Journal of Clinical EEG & Neuroscience, July, 2009
EEG Abnormalities in Poikilothermia Suggesting Creutzfeldt-Jakob Disease
N.A.M.G. Bouwman, W.I.M. Verhagen and J. Meulstee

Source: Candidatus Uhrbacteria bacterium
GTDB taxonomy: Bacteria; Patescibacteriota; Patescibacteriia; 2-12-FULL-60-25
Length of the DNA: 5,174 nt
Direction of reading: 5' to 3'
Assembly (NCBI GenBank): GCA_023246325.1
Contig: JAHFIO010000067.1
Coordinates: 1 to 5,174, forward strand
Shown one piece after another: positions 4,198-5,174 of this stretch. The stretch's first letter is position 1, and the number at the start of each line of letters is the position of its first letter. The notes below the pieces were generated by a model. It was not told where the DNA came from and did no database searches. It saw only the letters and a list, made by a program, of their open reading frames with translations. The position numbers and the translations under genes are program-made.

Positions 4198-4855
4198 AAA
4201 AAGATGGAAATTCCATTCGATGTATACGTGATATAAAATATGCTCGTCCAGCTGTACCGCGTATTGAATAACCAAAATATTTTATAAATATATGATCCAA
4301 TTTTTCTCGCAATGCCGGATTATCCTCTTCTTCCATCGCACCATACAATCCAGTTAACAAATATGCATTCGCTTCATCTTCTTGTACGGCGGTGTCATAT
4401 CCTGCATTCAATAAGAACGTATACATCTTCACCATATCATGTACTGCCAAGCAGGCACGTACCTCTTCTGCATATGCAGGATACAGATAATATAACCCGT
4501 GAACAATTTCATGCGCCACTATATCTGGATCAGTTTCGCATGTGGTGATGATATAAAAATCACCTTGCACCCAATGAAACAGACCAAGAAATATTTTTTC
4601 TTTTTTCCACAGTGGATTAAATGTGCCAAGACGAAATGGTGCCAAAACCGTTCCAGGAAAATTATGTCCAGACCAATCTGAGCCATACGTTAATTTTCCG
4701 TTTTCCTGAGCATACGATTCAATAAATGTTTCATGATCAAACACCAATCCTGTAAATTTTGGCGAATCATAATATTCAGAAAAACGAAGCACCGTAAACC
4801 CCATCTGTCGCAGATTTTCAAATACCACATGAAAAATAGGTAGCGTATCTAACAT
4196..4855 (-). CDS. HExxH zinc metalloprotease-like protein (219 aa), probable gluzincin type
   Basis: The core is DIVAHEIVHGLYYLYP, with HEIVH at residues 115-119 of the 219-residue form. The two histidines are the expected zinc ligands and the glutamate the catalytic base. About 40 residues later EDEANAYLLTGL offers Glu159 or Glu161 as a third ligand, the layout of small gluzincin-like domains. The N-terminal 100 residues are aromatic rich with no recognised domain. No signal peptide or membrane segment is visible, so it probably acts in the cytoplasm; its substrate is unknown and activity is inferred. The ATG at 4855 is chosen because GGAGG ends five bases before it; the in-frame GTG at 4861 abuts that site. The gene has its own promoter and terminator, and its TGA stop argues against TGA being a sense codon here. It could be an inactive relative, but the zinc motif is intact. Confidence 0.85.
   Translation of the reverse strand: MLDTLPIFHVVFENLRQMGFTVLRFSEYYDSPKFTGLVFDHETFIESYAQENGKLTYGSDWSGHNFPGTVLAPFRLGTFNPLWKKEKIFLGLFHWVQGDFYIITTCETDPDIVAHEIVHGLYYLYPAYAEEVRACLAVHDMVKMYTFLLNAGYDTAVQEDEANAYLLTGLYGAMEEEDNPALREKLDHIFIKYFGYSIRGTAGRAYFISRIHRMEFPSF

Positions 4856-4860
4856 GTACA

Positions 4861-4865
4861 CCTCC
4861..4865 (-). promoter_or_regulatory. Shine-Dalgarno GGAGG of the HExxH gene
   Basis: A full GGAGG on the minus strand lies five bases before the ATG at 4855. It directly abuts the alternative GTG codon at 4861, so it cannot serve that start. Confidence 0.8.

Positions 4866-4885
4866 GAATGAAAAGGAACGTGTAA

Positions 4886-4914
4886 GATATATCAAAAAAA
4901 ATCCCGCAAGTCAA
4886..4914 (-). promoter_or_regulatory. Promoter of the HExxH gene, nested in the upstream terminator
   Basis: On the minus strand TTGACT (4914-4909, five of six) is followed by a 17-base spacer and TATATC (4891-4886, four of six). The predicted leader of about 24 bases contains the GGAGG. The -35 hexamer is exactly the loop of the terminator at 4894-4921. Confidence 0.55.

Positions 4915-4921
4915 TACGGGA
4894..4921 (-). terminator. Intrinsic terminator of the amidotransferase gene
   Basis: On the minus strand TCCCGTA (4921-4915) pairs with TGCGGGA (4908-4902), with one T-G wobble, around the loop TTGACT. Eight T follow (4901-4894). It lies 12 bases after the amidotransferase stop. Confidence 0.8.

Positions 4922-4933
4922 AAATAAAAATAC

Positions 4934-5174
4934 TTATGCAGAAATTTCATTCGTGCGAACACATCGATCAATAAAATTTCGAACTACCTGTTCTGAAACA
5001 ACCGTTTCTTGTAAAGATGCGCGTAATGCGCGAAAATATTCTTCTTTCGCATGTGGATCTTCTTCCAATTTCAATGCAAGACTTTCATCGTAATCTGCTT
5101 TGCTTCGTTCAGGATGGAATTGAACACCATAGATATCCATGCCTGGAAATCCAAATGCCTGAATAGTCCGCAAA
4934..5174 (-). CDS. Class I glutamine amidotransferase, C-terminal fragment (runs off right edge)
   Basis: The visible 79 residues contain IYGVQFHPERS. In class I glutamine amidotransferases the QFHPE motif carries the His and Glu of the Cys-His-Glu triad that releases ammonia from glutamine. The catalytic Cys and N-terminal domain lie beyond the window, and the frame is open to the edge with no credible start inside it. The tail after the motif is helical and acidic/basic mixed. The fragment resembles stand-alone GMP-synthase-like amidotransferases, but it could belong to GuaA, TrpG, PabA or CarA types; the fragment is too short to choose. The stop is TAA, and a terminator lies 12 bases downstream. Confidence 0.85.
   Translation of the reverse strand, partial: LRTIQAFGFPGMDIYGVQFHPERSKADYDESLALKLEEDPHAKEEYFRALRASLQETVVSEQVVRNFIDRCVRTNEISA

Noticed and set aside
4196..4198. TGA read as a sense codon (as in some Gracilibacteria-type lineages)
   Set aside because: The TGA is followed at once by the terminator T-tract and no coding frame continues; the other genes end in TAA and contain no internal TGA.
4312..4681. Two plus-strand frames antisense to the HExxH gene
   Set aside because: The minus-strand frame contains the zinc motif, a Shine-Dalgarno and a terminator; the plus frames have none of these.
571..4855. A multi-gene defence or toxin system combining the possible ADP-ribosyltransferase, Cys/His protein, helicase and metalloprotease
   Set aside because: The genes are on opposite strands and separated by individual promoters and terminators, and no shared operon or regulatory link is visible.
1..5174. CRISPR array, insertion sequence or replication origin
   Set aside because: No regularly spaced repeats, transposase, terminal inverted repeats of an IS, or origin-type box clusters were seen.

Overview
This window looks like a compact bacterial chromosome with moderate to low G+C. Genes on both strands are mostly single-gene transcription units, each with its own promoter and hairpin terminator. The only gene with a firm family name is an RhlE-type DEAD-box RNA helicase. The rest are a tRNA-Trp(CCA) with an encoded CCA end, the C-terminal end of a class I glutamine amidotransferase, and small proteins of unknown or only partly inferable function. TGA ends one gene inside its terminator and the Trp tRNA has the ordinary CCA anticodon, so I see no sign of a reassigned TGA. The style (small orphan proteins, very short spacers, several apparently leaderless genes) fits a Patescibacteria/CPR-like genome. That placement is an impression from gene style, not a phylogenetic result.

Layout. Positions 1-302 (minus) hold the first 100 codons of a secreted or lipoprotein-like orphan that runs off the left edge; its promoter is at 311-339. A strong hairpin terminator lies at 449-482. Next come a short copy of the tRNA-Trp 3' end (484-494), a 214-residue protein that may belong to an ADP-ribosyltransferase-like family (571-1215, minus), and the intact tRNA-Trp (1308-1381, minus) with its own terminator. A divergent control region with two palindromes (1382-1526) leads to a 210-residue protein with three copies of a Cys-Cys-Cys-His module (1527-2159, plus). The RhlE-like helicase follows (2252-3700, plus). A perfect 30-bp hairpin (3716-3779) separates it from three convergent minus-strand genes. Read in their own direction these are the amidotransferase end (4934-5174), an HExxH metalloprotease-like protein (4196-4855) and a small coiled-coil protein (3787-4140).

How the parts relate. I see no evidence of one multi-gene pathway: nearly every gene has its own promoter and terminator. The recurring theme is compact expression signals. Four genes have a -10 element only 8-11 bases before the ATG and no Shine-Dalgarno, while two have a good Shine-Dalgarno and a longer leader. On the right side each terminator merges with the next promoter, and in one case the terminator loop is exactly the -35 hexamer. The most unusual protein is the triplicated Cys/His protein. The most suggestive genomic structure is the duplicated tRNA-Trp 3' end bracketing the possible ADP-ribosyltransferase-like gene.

A 87-year-old woman was admitted with a rapidly progressive confusion, disorientation and myoclonus, all suggestive of sporadic Creutzfeldt-Jakob disease (sCJD). This diagnosis was initially strongly supported by the EEG, which showed slow background activity and triphasic waves, combined with the finding of an increased level of 14-3-3 protein in the cerebrospinal fluid. Remarkably, this patient had also developed hypothermia, which, after warming-up, resulted in alleviation of the mental disturbances and disappearance of myoclonus. Over time, the EEG abnormalities disappeared. She recovered clinically for which reason the diagnosis of sCJD had to be rejected; however, she kept the inability to maintain body temperature (poikilothermia). Therefore, in patients with the aforementioned symptoms body temperature should be measured and adequately managed. Our hypothesis is that she suffered from a misleading acquired encephalopathy with reversible EEG and laboratory features, mimicking sCJD. When laboratory findings suggest sCJD it remains very important to see whether or not these findings are compatible with the clinical observations.